How to Make Your Own Organic Liquid Fertilisers

How to Make Your Own Organic Liquid Fertilisers

Liquid fertilisers are one of the best ways to help your young, spring plants get the nutrition they need. One reason is because soil temperatures tend to be low in the springtime, making the soil organisms that bring nutrients to your plants sluggish. This means fewer goodies for your plants to eat. That’s where liquid fertilizers come in—they can offer these micro-nutrients straight to the plant, without having to wait for the soil to warm up.  Applied directly to the ground as a tea or sprayed on the foliage, liquid fertilisers are both economical and easy to make.

Spring Plants That Could Really Benefit From A Liquid Fertiliser

Any plant that is a heavy feeder during the spring can benefit from a a liquid fertiliser. This includes

  • Garlic
  • Shallots
  • Leeks
  • Cabbage
  • Broccoli
  • Cauliflower
  • Cut-and-come-again salad greens (i.e. lettuce, mesclun, spinach, etc.)

Apply once a week as a tea to plants full in growth.

Types of Homemade Organic Teas

All of these teas are best if stirred once or twice a day.

How to make Manure Tea

This tea is made simply by filling a burlap bag half full with fresh manure and then submerging in a garbage can filled with about 25 gallons of water. (I do mine in smaller quantities—soaking smaller amounts in 5 gallon buckets.) In about 7-21 days you’ll notice the tea begin to truly reek; this means it’s ready. Dilute the tea to 1 part tea to 4 parts water and stir well.

Nutrients Provided: The nutrient content of manure tea will depend on the type and quality of manure you use.

How to make Nettle or Comfrey Tea

This is made much in the same way that manure tea is made. Simply chop up and/or bruise the leaves well and immerse them in water. When the tea reeks, it’s ready. (If you thought manure tea reeked, wait until you smell this one!) Dilute 1 part tea to 5 parts water.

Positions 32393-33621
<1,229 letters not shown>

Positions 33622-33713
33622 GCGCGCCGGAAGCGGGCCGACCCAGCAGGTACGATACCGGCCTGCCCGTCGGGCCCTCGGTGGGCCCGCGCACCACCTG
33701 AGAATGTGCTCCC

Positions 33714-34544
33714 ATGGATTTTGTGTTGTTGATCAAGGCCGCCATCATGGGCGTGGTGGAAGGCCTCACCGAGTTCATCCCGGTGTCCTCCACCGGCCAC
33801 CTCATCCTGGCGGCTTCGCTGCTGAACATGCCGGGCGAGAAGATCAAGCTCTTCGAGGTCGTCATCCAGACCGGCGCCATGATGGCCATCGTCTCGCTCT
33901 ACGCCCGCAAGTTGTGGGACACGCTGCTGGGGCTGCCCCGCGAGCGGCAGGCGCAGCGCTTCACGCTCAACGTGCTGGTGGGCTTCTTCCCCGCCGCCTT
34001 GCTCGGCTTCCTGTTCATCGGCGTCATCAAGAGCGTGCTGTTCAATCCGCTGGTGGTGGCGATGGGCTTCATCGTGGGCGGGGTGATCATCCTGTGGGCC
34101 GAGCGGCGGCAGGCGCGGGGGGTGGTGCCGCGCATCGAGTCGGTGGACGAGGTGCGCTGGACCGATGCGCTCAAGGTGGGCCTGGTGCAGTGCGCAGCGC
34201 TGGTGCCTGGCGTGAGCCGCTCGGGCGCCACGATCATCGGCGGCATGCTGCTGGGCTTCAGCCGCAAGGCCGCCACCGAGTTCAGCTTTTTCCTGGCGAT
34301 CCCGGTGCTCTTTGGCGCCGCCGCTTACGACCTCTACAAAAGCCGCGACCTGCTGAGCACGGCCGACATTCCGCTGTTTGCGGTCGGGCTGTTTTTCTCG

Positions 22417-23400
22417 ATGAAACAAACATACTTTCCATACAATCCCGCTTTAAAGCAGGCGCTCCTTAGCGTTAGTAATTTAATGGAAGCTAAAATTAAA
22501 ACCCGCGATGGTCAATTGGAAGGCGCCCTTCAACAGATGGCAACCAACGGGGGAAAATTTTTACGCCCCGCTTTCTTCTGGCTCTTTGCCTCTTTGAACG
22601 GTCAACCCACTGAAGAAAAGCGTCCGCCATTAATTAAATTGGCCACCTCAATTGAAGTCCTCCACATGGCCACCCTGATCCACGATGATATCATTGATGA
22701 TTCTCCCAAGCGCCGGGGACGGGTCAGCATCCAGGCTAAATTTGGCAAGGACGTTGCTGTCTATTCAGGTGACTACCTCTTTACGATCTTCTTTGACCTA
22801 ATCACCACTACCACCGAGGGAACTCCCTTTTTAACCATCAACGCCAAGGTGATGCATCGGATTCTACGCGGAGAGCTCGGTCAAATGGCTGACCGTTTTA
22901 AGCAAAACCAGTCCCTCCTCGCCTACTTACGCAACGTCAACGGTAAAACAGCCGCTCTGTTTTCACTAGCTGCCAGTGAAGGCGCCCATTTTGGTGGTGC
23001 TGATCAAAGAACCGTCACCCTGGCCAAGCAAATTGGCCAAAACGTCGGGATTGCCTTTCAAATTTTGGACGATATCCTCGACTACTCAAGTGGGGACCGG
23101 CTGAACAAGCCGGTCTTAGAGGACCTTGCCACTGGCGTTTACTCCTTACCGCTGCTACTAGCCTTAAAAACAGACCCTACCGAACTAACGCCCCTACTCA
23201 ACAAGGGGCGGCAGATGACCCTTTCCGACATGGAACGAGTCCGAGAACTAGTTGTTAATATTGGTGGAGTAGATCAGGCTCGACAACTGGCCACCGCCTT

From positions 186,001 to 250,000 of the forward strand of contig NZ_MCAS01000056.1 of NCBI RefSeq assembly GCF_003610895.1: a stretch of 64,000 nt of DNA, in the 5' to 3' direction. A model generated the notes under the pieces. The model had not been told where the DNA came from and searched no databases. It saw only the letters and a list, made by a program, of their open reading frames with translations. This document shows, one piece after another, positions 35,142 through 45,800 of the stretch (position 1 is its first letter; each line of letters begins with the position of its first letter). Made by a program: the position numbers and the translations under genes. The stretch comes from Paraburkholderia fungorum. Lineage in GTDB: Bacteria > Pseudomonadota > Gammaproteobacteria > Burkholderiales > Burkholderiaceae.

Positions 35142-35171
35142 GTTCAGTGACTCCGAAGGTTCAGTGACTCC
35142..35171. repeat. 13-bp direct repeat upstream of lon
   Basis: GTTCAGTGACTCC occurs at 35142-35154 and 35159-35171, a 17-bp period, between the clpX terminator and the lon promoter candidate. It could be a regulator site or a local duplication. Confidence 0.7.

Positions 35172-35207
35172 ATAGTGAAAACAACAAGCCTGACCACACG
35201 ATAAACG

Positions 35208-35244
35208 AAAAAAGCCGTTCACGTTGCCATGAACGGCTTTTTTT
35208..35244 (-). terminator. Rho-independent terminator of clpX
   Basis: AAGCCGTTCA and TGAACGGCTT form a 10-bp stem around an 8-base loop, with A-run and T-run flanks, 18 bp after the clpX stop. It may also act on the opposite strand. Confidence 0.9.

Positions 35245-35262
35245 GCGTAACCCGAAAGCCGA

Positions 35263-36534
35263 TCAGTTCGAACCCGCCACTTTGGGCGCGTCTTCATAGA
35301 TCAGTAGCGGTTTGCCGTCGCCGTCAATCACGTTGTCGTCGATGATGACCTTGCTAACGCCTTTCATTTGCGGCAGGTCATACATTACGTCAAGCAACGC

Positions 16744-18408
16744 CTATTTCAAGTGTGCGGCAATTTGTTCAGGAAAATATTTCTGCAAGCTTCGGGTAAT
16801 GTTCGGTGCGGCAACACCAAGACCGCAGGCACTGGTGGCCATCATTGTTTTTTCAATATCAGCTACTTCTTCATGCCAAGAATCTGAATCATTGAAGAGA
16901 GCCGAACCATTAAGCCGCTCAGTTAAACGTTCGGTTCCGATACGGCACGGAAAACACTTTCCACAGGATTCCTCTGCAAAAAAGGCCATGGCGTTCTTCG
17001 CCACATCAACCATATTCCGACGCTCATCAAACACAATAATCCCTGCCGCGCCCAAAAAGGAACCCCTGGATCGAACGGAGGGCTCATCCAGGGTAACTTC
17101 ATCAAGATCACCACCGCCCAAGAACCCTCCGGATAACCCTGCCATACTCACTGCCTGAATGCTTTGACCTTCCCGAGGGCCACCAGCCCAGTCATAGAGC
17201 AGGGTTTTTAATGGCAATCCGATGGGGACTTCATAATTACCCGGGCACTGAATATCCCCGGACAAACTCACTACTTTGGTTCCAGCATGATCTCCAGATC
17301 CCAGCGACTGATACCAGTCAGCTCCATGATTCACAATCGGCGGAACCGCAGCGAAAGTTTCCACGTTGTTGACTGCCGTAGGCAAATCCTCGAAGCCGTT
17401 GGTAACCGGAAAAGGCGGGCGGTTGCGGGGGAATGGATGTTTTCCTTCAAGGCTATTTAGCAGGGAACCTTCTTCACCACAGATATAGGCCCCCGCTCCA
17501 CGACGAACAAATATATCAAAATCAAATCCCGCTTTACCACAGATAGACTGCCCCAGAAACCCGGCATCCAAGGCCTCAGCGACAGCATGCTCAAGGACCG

Nutrients Provided: Phosphorus, potassium, calcium, trace minerals, and plant growth regulators.

How to make Compost Tea

Some organic growers rely exclusively on compost tea for their fertiliser. To make it, fill a burlap bag half full of rich, fully digested compost (it should smell like a deep forest floor). Like manure tea, immerse it in 25 gallons of water. Stir daily and it will be ready in 1-2 weeks. Dilute it somewhere between 1 part tea to 3 parts water and 1 part tea to 10 parts water and use immediately (with 6 hours). (Again, if you need to make smaller amounts, simply soak some in a 5-gallon bucket and filter out when you dilute it.

Nutrients Provided: If stirred regularly, compost tea contains all of the soluble nutrients that occur compost natively. Depending on what type of compost you’re using, it will also contain beneficial bacteria, fungi, and protozoa.

Have a different method or some knowledge to share?  Let us know!

Leave a Reply

Your email address will not be published. Required fields are marked *

You may use these HTML tags and attributes:

<a href="" title=""> <abbr title=""> <acronym title=""> <b> <blockquote cite=""> <cite> <code> <del datetime=""> <em> <i> <q cite=""> <s> <strike> <strong>